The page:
- 16 gigawatts of U.S. coal-fired power plants retired in 2018
- U.S. coal power capacity has fallen by a third since 2010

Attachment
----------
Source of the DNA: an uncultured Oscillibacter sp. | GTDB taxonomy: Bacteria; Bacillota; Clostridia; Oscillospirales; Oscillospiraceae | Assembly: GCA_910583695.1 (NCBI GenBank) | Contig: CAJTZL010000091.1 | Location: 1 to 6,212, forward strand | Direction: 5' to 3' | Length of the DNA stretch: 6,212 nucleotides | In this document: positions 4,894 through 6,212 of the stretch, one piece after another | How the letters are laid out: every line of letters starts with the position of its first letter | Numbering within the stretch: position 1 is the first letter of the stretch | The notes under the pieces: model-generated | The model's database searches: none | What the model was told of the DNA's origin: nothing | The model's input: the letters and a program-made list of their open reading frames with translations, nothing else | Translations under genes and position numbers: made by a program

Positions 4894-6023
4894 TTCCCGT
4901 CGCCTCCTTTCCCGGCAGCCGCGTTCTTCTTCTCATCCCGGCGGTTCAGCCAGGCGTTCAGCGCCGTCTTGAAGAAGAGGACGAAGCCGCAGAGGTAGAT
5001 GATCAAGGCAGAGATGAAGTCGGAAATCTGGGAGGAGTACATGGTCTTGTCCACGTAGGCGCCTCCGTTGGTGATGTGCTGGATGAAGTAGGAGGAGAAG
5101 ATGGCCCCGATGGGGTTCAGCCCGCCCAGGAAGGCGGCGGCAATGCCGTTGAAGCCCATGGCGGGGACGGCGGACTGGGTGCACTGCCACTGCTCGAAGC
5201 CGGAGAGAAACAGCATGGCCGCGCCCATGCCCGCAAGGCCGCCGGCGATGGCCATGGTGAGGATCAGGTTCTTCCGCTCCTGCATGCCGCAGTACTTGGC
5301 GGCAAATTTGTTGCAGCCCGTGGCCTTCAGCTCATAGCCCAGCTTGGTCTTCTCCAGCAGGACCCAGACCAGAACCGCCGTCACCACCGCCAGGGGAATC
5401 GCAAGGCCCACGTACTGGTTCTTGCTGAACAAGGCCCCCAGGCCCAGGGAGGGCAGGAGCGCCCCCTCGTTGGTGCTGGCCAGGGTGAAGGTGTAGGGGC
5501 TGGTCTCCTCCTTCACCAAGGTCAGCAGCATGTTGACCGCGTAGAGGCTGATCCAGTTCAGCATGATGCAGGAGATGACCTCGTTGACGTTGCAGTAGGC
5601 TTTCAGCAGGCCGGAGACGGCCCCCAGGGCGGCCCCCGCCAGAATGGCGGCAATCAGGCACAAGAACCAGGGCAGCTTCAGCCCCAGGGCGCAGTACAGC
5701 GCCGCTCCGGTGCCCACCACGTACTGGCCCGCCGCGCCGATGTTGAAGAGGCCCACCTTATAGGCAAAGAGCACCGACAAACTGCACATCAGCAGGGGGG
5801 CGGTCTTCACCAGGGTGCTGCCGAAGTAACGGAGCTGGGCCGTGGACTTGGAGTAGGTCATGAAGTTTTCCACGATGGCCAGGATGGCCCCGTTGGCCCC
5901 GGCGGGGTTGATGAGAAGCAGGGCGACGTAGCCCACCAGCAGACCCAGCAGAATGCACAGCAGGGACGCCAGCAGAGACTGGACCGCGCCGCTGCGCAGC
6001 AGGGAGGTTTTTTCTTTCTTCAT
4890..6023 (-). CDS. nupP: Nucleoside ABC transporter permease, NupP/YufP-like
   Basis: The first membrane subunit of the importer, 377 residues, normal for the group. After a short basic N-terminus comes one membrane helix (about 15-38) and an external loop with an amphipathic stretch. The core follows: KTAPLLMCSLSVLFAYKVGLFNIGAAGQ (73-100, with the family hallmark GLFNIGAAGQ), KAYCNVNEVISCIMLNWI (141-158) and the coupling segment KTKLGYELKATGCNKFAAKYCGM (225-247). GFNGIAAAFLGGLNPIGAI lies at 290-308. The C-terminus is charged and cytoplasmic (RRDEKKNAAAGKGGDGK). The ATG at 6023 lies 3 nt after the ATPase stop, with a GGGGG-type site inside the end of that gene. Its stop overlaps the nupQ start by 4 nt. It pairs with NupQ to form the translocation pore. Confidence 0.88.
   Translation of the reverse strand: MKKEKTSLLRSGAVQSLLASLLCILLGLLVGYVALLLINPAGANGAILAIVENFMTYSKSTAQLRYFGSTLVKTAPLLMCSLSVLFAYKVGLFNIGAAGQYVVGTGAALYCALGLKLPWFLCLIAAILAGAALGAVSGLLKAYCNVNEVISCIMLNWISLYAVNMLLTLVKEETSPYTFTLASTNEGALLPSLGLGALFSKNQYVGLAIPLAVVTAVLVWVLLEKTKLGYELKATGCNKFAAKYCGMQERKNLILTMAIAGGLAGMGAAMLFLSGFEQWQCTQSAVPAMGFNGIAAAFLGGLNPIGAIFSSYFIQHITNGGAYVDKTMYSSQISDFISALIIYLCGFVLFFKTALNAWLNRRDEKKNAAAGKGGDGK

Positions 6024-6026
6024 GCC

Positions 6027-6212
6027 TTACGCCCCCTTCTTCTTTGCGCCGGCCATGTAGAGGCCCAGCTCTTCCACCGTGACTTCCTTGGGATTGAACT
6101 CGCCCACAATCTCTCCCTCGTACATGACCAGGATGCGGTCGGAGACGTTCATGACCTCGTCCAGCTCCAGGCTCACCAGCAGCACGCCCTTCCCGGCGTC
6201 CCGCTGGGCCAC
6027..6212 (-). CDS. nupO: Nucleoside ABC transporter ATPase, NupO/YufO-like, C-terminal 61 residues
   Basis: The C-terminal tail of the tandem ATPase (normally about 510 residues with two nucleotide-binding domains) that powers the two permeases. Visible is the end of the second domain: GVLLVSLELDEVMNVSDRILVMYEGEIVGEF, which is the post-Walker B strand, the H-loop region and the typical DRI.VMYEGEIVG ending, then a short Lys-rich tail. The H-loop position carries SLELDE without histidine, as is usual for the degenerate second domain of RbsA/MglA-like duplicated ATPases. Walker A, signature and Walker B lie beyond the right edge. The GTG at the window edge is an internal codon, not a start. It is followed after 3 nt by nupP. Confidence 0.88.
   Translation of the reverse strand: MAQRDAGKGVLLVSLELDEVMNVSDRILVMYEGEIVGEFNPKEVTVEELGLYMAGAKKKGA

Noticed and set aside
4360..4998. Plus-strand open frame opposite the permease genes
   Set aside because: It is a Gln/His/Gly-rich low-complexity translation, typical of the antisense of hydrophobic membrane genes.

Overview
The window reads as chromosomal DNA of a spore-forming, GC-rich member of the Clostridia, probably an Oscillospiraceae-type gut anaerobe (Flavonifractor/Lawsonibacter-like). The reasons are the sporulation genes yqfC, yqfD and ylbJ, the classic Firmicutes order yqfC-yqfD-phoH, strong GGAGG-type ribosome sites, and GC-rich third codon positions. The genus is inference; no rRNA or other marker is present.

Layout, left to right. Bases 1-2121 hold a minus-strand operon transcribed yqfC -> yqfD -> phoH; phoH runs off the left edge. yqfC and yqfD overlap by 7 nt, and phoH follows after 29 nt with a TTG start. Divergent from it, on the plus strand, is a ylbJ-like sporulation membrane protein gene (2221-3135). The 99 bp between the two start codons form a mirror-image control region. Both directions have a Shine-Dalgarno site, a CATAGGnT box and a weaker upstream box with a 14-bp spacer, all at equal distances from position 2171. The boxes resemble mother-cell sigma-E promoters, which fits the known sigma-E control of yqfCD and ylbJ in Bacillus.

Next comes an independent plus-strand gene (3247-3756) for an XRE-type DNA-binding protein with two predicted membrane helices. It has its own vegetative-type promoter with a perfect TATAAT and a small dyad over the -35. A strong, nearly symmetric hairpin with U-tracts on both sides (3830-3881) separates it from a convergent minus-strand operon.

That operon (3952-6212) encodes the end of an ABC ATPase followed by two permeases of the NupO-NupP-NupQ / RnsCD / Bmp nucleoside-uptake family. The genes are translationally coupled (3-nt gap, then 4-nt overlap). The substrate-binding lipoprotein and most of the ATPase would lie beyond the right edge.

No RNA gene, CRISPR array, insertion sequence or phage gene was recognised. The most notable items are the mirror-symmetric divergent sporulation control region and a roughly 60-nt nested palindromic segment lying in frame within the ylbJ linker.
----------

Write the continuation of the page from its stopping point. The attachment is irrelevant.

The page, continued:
Twenty U.S. coal-fired power plants have closed or are expected to close by year-end, making 2018 the top year for coal retirements since environmental regulations helped shutter 17 gigawatts (GW) of capacity in 2015. This year’s widespread closures were headlined by the retirement of four massive Vistra plants in the ERCOT (Texas) market. Coal plants retiring this year produced 127,000 gigawatt-hours of electricity in 2017, enough to power 12 million homes. Replacing just half of that generation with natural gas could boost demand for the fuel by as much as 1.5 billion cubic feet per day. Fierce competition from cheap gas and zero-marginal-cost renewables will continue to drive closures, particularly in the Midwest and Mid-Atlantic regions. An additional 37GW, nearly a quarter of today’s fleet, are set to exit the U.S. market by 2025.
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